Gov.-elect Jerry Brown on Wednesday hosted the first of what he promised would be several town hall-style forums focused on California's budget crisis, opting to start acting on the state's crippling deficit even though he will not take office for three weeks.
He began the forum at Sacramento's Memorial Auditorium on a dour note, saying the budget deficit over the next 18 months is likely worse than previously reported. He released figures showing California stands to lose another $2.7 billion from potential changes to the federal estate tax, swelling the shortfall through June 2012 to $28.1 billion.
A second forum focused on education was scheduled for Tuesday in Los Angeles.
The former two-term governor pledged to do everything he can to get the state's finances back in order when he takes over from Gov. Arnold Schwarzenegger next month but warned that the solutions will be painful.
"Today, we're not going to argue about solutions or do anything, but we're going to get on the same page," Brown said in his opening remarks before a crowd of about 400 that included lawmakers, local government officials, fiscal experts and legislative staff. "It's very hard to get any agreement if there's no consensus on what the underlying facts are."
Wednesday's dialogue is the opening act of fulfilling a promise he made during the gubernatorial campaign to educate Californians about the scope of the budget dilemma. The state is not taking in enough tax revenue to cover its spending commitments to schools, colleges, parks, and health care and social service programs.
At the same time, voters have rejected tax increases and approved ballot initiatives that have limited the tools available to lawmakers, including prohibiting them from borrowing money from local governments.
Brown's series of public forums marks a different approach from Gov. Arnold Schwarzenegger after he was elected during the 2003 recall election. Shortly after, Schwarzenegger asked voters to allow the state to borrow billions of dollars to close a shortfall then estimated at roughly $16 billion and reduced the vehicle license fee, costing the state an estimated $6 billion a year in revenue.
Budget analysts speaking during Brown's forum said California will be even more strapped for cash next year. Temporary increases in the sales and income taxes and the vehicle license fee will end this year, leaving a hole of $8.3 billion. Federal stimulus money that the state had relied on to shore up education and other programs also will run out.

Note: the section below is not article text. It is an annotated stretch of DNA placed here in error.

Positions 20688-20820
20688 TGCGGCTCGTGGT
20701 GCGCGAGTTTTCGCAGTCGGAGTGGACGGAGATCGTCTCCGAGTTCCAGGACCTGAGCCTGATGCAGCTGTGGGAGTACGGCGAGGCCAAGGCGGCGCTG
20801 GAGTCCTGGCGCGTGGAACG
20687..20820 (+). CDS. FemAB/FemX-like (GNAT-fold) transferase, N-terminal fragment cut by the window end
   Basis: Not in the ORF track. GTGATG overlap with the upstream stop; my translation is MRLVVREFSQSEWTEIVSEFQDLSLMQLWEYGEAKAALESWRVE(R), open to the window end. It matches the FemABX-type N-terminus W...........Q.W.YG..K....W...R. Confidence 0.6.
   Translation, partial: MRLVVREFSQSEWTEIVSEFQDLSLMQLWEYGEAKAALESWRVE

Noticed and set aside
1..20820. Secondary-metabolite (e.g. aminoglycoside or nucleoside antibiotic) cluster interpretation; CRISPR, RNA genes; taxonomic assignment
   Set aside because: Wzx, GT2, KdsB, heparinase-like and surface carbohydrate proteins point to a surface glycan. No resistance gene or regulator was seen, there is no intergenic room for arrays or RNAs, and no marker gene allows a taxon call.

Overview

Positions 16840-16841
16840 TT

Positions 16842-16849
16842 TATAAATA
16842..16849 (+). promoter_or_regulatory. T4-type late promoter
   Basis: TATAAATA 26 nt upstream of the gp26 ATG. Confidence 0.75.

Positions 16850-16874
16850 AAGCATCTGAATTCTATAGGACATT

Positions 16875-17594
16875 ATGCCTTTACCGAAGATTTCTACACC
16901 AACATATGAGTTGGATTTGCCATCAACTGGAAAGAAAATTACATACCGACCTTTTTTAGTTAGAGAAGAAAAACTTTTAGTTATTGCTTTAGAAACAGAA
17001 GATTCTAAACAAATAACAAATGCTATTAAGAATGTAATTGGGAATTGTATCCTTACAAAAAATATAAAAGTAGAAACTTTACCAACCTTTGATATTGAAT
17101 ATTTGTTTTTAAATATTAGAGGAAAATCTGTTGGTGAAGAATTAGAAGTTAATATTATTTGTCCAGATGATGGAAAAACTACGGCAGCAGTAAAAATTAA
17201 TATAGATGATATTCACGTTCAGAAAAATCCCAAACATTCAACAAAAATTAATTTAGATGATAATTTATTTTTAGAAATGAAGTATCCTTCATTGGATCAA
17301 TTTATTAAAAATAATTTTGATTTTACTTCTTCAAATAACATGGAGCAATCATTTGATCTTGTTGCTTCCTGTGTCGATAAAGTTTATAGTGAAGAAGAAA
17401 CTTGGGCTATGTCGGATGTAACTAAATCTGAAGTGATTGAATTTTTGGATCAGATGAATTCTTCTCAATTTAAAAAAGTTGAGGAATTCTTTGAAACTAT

Panelists tried to impress on the audience the magnitude of the problem. In comparing the latest recession to three earlier downturns, Legislative Analyst Mac Taylor noted that job loss was much more dramatic than before.
California's unemployment rate is 12.4 percent and has been at or near that level since August 2009.
As a result, Taylor projected it will take eight years for employment to recover to the same level it was when the recession began three years ago.
"If we all pull together, if we call give a bit, maybe a lot sometimes, I think we can pull it off," Brown said.
Brown was governor from 1975 to 1983 before the era of term limits. He returns to a much different Capitol, where partisanship has prevented the state from addressing the structural imbalance between revenues and spending. Lawmakers noted that he has the unenviable task of navigating a deep ideological divide to build consensus on the budget.
He also takes over as voters impose new budget rules, including lowering the legislative vote from two-thirds to simple majority for passing the annual spending plan.
Democrats wasted no time suggesting that tax increases have to be part of the solution. Assembly Speaker John Perez, D-Los Angeles, resurrected a proposal for an oil severance tax that could generate over $1 billion for the state.
Assembly Minority Leader Connie Conway said after the forum that taxes were not on the table for her. She and Republican Sen. Sam Blakeslee of San Luis Obispo asked Brown to focus on attracting jobs back to the state and to reduce regulation as a way to help businesses grow.
Freshman Assemblyman Tim Donnelly, a conservative Republican from Twin Peaks, asked Brown whether he would deport illegal immigrants who are currently in the state's prison systems so the state can save money while relieve some of the overcrowding in prisons.
Brown said Schwarzenegger proposed such a move and it wasn't well-received. However, he said it raised some questions about the federal government's role.
"I would say generally, that everything should be on the table and everyone should be at the table to talk about it," Brown said.
San Francisco Democratic Sen. Mark Leno, chair of the Senate Budget Committee, said an obvious move would be to extend temporary taxes, which are set to expire next year. He said such a proposal, if approved by two-thirds of the Legislature, should be put before the voters this spring to maximize revenues.
"It would be the potential end of the state of California if we think we're going to make $30 billion in honest cuts," Leno said. "The state can't sustain it. We wouldn't have an educational system, we wouldn't have a public safety system, we wouldn't have a social safety net."
While three of the four legislative leaders joined Brown on stage, Senate Majority Leader Bob Dutton, R-Rancho Cucamonga, chose to sit in the audience. He said afterward that he was not boycotting, only that he believed the forum was meant to educate local government officials.
"God gave me one mouth and two ears OK. I should be listening more than I talk," Dutton said.